Marnie Burkart, Jazhart Studios Inc.
July 27, 2022
COVID misinformation on social media: The unintended consequences of debates
Think back to October 2020 — just over six months into the COVID-19 global pandemic. It would still be three months until the first COVID-19 vaccines were beginning to be distributed. Social media channels were buzzing. Information was a hot commodity and misinformation was spreading rapidly. Haskayne’s Dr. Mehdi Mourali, PhD and his co-author Dr. Carly Drake, PhD, from North Central College, took this opportunity to dive in to see how people react to social media debates around masking. What they found was that more information was not always better.
Their approach was unique. Previous studies have typically focused on a misinformation and a correction. Mourali and Drake tested how participants react to an ongoing debate. This provided valuable insights not previously captured in research.
“In real life when you look at social media, people don't just take a correction and then say, ‘Oh sorry I was wrong.’ So often what happens is that people who are spreading misinformation are doubling down,” says Mourali. “It often leads to long discussions that are not always friendly. And people observing are also affected by that.”
In their study, "The Challenge of Debunking Health Misinformation in Dynamic Social Media Conversations: Online Randomized Study of Public Masking During COVID-19," Mourali and Drake captured the attitudes and intentions toward wearing masks in public of 500 U.S. residents and then they were randomly exposed to one of four situations and found interesting results:
- Misinformation only — negatively impacted attitudes and intentions toward masking
- Misinformation plus correction — improved attitudes and intentions toward masking.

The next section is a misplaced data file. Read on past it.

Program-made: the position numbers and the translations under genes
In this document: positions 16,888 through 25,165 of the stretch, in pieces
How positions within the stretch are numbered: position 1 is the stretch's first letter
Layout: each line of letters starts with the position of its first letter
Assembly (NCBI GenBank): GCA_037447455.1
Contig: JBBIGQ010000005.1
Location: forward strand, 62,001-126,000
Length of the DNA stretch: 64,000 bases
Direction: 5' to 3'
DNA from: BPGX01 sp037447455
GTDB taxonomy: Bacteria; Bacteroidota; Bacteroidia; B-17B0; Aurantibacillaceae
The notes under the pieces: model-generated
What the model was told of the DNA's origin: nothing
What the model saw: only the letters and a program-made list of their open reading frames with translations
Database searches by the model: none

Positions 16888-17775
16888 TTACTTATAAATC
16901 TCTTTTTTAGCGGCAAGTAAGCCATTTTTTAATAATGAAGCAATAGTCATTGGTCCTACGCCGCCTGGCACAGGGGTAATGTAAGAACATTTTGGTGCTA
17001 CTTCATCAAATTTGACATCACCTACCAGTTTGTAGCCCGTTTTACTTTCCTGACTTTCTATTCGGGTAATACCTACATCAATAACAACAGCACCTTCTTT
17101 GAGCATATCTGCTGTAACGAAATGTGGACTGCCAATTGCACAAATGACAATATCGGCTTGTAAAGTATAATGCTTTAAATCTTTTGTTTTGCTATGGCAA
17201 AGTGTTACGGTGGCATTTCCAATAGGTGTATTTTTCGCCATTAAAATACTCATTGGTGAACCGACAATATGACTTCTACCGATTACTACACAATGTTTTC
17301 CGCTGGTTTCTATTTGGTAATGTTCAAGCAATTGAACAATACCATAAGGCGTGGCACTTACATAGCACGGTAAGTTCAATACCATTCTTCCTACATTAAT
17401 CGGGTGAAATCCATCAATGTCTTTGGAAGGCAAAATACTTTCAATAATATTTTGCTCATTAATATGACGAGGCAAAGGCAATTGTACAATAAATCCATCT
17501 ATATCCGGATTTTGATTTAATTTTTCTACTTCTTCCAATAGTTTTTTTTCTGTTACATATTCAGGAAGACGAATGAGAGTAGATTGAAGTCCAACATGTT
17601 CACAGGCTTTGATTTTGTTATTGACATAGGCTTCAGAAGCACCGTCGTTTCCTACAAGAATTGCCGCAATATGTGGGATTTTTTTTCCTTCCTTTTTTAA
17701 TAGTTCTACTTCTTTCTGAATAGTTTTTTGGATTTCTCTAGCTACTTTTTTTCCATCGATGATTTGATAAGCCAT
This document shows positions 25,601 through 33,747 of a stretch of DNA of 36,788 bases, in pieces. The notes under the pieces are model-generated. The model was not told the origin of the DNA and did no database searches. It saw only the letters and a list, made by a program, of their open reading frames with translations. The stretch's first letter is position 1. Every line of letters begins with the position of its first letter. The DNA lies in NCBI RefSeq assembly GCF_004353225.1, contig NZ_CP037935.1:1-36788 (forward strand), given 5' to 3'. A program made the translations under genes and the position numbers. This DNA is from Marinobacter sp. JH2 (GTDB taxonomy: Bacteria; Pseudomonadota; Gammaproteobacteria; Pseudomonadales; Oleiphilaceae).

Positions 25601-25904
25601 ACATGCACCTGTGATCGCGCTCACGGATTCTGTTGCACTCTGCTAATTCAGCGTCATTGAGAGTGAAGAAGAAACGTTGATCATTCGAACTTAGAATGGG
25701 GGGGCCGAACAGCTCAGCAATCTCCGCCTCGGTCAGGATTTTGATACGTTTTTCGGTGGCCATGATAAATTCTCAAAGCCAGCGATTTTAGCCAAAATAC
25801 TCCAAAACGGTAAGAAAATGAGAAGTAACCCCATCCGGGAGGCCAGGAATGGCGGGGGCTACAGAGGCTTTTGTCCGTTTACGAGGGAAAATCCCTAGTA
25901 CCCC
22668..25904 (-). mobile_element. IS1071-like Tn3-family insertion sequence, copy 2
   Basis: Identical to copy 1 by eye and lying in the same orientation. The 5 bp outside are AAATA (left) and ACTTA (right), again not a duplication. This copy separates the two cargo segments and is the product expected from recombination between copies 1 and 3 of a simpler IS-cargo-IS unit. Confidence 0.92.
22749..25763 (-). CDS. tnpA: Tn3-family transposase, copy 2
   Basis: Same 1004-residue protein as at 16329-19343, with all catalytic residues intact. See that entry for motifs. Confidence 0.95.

These results were as expected from previous studies.
In addition to the above situations, some participants were exposed to:
- Misinformation plus correction plus rebuke
- Misinformation plus correction plus rebuke plus second correction.
In both these cases, any improvement in attitudes and intentions created from the initial correction were eliminated. It seems that the debate had participants beginning to doubt whether there was one correct answer and they were left feeling less confident in either direction. This doubt most likely results in inaction, in this case not wearing a mask, the same action that people who believe the misinformation would take.
“We need to investigate more these unintended consequences of getting into these debates because most people are doing it with the intention of correcting information,” says Mourali. “You can’t just ignore, you have to address this information, but what we're finding with this research is it's actually not that straightforward. Depending on how the debate goes people may give up on finding the truth or begin to believe there's no objective truth at all.”
Misinformation was more likely to be shared by participants when its content was consistent with their existing beliefs. Interestingly, correcting the misinformation reduced the intention to share it on social media, and this effect persisted even after further exposure to the same misinformation.
The misinformation in the study was adapted from real Reddit posts and the corrections were adapted from responses by the International Fact Checking Network.
“We did this study early in the pandemic so actual opinions or attitudes toward masking were maybe less bipartisan as they are now,” says Mourali. “On social media people share not always with the intention to provide information. Often, it is to foster social bonds, signaling your identity and which groups you belong to.”